Posted by Coleen L on February 09, 2017. 0 Comments
Four friends – Rhonda, Patrick, George and David – set out in 2014 to embrace their love of food and find a craft they could share together. The result was Ranger Chocolate. After many explorations and experiments, they became fascinated with cacao and quickly realized that most people have no idea what one of the world's most beloved foods really tastes like.
During their trip to Peru, they traveled through the jungle, over mountains and across water to find beans to create their first chocolate bars. First and foremost, their goal was to make a connection with the farmers and they thought if they liked the bean in its raw state, it would make a good chocolate bar. As foodies living in the foodie city of Portland, Oregon, they were also insistent on using organic beans. After trying hundreds of beans, they chose beans from three different regions of Peru – Tumbes, Chulucanas and San Martin.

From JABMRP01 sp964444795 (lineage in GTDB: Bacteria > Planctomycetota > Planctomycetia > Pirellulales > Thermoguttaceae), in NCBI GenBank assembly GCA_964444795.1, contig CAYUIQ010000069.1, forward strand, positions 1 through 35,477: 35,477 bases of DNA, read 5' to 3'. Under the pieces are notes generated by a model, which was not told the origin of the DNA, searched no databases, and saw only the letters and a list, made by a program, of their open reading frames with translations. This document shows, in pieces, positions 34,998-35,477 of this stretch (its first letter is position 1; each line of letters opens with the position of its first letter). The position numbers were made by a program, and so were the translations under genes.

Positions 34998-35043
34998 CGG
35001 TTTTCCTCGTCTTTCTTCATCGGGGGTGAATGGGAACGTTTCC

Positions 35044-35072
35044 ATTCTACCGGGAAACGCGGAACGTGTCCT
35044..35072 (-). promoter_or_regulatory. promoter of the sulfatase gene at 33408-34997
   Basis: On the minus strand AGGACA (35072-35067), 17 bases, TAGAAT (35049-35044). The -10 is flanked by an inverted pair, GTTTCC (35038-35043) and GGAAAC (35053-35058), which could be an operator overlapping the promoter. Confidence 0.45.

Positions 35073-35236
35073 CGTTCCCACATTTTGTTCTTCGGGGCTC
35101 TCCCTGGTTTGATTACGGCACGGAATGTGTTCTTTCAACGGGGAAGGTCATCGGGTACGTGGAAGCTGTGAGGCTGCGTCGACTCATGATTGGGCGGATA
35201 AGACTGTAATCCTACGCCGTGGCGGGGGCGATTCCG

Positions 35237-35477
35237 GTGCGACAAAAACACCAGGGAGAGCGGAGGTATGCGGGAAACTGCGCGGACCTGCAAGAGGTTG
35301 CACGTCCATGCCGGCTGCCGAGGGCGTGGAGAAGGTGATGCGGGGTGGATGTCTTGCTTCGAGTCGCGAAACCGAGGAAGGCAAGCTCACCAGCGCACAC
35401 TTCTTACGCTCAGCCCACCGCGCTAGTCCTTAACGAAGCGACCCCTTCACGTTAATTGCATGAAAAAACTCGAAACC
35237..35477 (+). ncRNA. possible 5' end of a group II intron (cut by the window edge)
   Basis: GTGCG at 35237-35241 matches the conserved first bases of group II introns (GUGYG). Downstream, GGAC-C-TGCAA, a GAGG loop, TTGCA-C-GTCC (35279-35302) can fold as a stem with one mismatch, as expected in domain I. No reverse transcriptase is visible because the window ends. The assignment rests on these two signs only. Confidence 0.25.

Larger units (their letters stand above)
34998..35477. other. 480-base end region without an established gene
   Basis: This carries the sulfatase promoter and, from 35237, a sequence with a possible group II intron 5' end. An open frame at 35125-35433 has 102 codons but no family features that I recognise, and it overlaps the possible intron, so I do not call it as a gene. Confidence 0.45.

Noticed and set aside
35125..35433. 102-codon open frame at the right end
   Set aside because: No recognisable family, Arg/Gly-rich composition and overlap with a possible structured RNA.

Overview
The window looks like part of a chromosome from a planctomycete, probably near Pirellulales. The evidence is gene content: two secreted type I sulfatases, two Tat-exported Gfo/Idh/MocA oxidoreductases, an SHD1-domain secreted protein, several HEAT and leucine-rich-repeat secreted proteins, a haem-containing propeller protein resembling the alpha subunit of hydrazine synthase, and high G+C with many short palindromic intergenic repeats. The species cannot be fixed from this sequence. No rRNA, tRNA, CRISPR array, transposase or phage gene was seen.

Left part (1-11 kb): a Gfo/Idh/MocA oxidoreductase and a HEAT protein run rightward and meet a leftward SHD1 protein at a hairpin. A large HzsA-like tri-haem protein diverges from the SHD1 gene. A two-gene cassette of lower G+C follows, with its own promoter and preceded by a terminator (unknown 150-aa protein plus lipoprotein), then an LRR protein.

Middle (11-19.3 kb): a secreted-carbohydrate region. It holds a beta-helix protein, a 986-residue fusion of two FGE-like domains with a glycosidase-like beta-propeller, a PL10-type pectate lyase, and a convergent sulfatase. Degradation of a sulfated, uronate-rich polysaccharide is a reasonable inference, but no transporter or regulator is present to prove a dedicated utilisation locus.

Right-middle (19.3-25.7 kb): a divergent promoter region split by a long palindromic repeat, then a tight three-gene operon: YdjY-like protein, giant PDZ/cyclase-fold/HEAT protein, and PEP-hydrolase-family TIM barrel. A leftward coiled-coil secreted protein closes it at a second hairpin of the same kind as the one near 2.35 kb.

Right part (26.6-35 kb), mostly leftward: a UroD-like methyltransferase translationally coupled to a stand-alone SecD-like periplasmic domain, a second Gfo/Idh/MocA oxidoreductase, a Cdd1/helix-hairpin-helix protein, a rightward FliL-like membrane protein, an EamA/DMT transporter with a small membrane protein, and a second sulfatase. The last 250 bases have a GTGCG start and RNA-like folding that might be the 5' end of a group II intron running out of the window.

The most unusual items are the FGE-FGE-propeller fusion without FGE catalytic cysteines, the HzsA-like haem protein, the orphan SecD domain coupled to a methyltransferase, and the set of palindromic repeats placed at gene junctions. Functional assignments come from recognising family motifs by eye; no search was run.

Over the past two years, the four Rangers have fine-tuned their process which includes a high degree of monitoring — from roasting to tempering. Each step of the chocolate-making process is painstakingly tested for consistency and accuracy. The main goal for Ranger bars is to have a creamy mouthfeel with a minimal ingredient list, while capturing the unique flavor of each bean in the bar.
Each Ranger has a hand in the chocolate-making process which is essential to their operation as each of them has a day job. Schedules are shuffled so that there is an early-morning shift, a mid-day shift and a late-night shift and of course, every weekend. No culinary backgrounds are listed on their resumes. Instead, what's listed is a tech entrepreneur, a graphic designer, an operations manager and a marketing consultant. The head chocolate maker, George Domurot, has been a baker all his life. His aunt owned a cooking school on the east coast when he was growing up which was a big influence in his life and ignited his love for only the finest foods.